Breast cancer journey evolves to helping others

Ngaire speaking with Dawn. Photo: Supplied.

For Dawn, finding out she had breast cancer left her feeling overwhelmed, terrified, and sure she was going to die.

“It was devastating, as it was totally left field. It’s not in my family, I’ve never been a smoker and maintained a healthy lifestyle with regular mammograms – I just didn’t tick all the boxes. I was in total shock.

“I found a lump under my arm and went to my GP. Initially, she thought it was a cyst but after an ultrasound, we found out it was cancer and unfortunately, it had gotten into my lymph nodes.

“Straight away, I was referred to a surgeon, and he gave me the option of either surgery and then chemo and radiation, or chemo and radiation then surgery, but I chose surgery straight away as I just wanted it out of my body.”

It was her surgeon who put her mind at ease. “I remember when I went to see my surgeon, I walked in there thinking I was going to die as most of the people that I’d heard about with breast cancer had not survived.

Fears

“It was in my head that I didn’t know how long I was going to live for. During the appointment with my surgeon, he explained a lot more to us. He allayed my fears and put me at ease. I left thinking that I had a good chance of surviving this.”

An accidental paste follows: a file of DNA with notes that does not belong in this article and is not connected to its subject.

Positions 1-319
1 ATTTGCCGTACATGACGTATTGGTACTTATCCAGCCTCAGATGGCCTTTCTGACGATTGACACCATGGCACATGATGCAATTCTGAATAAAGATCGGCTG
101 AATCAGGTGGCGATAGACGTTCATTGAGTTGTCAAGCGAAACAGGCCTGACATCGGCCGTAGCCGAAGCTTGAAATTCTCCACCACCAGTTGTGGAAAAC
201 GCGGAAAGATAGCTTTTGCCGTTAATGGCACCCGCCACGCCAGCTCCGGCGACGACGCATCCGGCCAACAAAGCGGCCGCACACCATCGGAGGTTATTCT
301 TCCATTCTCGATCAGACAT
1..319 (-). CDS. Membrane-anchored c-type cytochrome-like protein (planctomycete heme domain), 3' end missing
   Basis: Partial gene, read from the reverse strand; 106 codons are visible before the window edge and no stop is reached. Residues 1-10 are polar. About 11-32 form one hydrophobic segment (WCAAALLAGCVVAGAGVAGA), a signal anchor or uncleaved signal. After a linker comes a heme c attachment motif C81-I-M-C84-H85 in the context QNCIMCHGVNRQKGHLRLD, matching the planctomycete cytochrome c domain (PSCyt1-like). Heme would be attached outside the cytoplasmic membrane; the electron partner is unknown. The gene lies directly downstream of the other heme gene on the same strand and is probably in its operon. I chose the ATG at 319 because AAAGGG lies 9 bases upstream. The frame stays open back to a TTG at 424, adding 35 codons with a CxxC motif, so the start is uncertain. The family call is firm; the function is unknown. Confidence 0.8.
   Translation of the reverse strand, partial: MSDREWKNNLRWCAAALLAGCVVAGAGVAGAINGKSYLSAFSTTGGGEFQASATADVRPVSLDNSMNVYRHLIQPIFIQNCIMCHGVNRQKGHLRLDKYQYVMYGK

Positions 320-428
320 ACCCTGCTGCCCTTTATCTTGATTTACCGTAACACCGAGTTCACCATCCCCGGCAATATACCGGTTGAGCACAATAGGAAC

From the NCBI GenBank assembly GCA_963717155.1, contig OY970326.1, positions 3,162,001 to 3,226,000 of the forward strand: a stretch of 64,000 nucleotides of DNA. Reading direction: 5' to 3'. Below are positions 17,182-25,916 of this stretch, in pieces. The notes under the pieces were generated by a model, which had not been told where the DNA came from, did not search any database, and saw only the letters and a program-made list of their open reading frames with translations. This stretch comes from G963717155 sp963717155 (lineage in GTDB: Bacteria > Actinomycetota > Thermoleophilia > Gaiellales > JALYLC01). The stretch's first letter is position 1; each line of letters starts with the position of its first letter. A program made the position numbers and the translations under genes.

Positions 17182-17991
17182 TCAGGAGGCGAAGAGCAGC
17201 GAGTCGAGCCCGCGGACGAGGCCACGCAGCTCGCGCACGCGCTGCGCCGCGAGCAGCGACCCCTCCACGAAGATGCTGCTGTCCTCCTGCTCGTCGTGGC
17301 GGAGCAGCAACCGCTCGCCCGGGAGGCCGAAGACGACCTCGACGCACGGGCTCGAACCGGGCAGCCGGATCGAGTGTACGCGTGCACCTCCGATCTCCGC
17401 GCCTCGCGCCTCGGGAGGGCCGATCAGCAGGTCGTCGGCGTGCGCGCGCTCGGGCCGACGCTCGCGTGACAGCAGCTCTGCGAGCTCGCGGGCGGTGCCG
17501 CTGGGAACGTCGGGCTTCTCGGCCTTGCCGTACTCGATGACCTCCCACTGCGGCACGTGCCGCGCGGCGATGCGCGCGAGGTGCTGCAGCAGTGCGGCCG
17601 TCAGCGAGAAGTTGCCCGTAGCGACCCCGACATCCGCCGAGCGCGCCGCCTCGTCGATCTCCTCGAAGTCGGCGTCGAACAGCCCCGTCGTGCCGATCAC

Ten days after her diagnosis, Dawn had surgery, and after recovery, she started chemotherapy for six months, followed by 15 rounds of radiation.

“It was all quite intense. The first regime of chemo is really hard, the second one is easier, and radiation is pretty much a breeze. But psychologically, it’s very taxing right from the start, all the way through and beyond.

One special woman

Four years later, Dawn no longer has cancer. She credits her husband, mother, manager, medical team and one special woman for keeping her going along her journey.

That woman is Ngaire Laker-Metz, a support worker for Breast Cancer Support Service Tauranga Trust.

“I found out about Breast Cancer Support Services through a referral from my GP. The first phone call I had with Ngaire I really didn’t know what to expect. I wanted to keep my diagnosis very quiet, so I may have been a bit guarded,” says Dawn.

“After talking to Ngaire and learning that she had been on this journey herself was very comforting. I felt an instant bond.

“She became someone that I really relied on as she had been there herself. I always looked forward to her weekly phone call. She was always there if I ever needed her – whether it was just to ask her questions or her giving me little tips.

“Every time I finished a conversation with Ngaire, I felt stronger and more positive. Often I would reflect on what was said, or I’d try something that she may have tried during her treatment and a lot of the time, these things actually worked.”

Local charity

Breast Cancer Support Service Tauranga is a local charity supporting people diagnosed with breast cancer through a range of services.

These include one-on-one support provided by support workers and support buddies, who are volunteers who’ve been through breast cancer themselves. There are support and education groups, counselling, oncology massage, dinner delivery, a lending library, and more.

For support workers like Ngaire, understanding the fears and feelings that come with a breast cancer diagnosis allows them to provide a unique level of support.